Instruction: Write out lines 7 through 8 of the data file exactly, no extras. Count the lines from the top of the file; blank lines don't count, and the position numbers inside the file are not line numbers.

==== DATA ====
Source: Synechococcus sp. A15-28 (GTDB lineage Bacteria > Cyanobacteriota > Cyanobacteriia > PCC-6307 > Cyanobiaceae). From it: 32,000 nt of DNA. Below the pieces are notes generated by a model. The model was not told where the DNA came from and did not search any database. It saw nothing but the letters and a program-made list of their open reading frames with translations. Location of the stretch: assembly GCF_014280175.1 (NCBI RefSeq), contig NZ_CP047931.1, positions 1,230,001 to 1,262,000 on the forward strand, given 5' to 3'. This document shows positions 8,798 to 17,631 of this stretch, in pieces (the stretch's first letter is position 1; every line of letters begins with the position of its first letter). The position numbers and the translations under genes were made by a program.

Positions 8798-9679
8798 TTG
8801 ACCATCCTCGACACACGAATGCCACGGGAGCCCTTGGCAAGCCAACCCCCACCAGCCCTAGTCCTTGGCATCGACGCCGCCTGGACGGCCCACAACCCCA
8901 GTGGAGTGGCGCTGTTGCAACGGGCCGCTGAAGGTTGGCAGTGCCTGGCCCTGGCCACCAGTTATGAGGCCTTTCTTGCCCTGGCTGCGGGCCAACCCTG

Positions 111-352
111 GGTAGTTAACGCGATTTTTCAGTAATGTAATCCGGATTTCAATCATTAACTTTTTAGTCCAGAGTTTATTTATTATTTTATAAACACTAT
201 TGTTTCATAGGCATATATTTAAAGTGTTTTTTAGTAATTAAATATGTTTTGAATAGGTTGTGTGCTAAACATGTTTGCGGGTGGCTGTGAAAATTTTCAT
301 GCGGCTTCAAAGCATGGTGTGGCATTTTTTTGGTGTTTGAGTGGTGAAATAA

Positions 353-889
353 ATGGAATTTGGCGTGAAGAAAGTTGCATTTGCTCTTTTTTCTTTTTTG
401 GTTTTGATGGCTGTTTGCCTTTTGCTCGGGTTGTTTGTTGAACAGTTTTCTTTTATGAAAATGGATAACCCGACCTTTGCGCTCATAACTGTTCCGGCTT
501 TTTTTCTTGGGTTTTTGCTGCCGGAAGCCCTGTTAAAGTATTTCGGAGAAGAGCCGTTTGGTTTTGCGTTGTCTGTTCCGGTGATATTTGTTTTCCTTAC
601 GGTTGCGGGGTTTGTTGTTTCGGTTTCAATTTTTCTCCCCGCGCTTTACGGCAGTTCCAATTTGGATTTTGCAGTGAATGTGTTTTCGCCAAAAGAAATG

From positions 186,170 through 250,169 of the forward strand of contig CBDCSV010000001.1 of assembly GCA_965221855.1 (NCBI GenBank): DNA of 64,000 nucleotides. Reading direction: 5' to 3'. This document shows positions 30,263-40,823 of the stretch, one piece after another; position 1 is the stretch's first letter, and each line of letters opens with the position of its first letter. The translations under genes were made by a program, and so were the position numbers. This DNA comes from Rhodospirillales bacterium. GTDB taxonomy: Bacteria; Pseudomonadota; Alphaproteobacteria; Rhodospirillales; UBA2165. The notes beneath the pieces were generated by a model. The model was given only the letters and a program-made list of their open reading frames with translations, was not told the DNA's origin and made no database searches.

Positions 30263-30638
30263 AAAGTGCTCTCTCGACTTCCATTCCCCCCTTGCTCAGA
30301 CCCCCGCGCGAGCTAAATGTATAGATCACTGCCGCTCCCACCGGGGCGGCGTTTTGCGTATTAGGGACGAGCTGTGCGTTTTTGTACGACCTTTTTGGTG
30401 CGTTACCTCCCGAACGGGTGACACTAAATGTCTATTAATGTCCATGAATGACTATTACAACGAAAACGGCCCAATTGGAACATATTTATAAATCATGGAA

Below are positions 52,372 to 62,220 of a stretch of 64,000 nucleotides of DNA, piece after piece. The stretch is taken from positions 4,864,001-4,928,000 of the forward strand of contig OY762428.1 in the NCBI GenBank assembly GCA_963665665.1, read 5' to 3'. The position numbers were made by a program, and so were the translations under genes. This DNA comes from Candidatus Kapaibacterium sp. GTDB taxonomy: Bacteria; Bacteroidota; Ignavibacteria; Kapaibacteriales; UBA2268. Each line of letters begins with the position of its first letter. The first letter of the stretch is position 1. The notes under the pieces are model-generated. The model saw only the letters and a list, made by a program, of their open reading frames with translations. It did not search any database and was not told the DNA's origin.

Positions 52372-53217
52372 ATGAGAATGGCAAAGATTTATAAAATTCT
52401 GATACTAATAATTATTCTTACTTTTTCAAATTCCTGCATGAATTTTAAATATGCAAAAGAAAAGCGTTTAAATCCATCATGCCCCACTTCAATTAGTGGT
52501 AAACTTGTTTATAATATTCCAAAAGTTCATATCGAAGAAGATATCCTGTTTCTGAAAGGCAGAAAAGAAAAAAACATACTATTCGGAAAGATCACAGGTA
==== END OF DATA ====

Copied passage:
111 GGTAGTTAACGCGATTTTTCAGTAATGTAATCCGGATTTCAATCATTAACTTTTTAGTCCAGAGTTTATTTATTATTTTATAAACACTAT
201 TGTTTCATAGGCATATATTTAAAGTGTTTTTTAGTAATTAAATATGTTTTGAATAGGTTGTGTGCTAAACATGTTTGCGGGTGGCTGTGAAAATTTTCAT